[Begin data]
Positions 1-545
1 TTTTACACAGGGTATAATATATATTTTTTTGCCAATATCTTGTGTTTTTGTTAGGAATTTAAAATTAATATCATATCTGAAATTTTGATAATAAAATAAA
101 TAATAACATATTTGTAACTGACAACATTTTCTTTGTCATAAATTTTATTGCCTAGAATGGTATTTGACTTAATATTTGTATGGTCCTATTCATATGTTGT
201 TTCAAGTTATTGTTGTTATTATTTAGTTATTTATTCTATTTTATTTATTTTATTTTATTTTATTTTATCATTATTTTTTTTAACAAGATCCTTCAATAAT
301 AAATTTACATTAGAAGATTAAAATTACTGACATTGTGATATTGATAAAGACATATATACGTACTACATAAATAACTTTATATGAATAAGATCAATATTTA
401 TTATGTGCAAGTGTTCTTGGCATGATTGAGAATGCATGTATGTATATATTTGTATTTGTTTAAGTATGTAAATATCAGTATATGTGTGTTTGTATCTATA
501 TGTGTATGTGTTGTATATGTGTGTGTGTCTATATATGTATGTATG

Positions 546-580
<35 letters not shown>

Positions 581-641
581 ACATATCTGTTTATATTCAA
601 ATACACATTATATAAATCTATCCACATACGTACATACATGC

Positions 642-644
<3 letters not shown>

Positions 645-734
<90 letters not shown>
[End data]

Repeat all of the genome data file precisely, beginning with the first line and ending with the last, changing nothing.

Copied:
Positions 1-545
1 TTTTACACAGGGTATAATATATATTTTTTTGCCAATATCTTGTGTTTTTGTTAGGAATTTAAAATTAATATCATATCTGAAATTTTGATAATAAAATAAA
101 TAATAACATATTTGTAACTGACAACATTTTCTTTGTCATAAATTTTATTGCCTAGAATGGTATTTGACTTAATATTTGTATGGTCCTATTCATATGTTGT
201 TTCAAGTTATTGTTGTTATTATTTAGTTATTTATTCTATTTTATTTATTTTATTTTATTTTATTTTATCATTATTTTTTTTAACAAGATCCTTCAATAAT
301 AAATTTACATTAGAAGATTAAAATTACTGACATTGTGATATTGATAAAGACATATATACGTACTACATAAATAACTTTATATGAATAAGATCAATATTTA
401 TTATGTGCAAGTGTTCTTGGCATGATTGAGAATGCATGTATGTATATATTTGTATTTGTTTAAGTATGTAAATATCAGTATATGTGTGTTTGTATCTATA
501 TGTGTATGTGTTGTATATGTGTGTGTGTCTATATATGTATGTATG

Positions 546-580
<35 letters not shown>

Positions 581-641
581 ACATATCTGTTTATATTCAA
601 ATACACATTATATAAATCTATCCACATACGTACATACATGC

Positions 642-644
<3 letters not shown>

Positions 645-734
<90 letters not shown>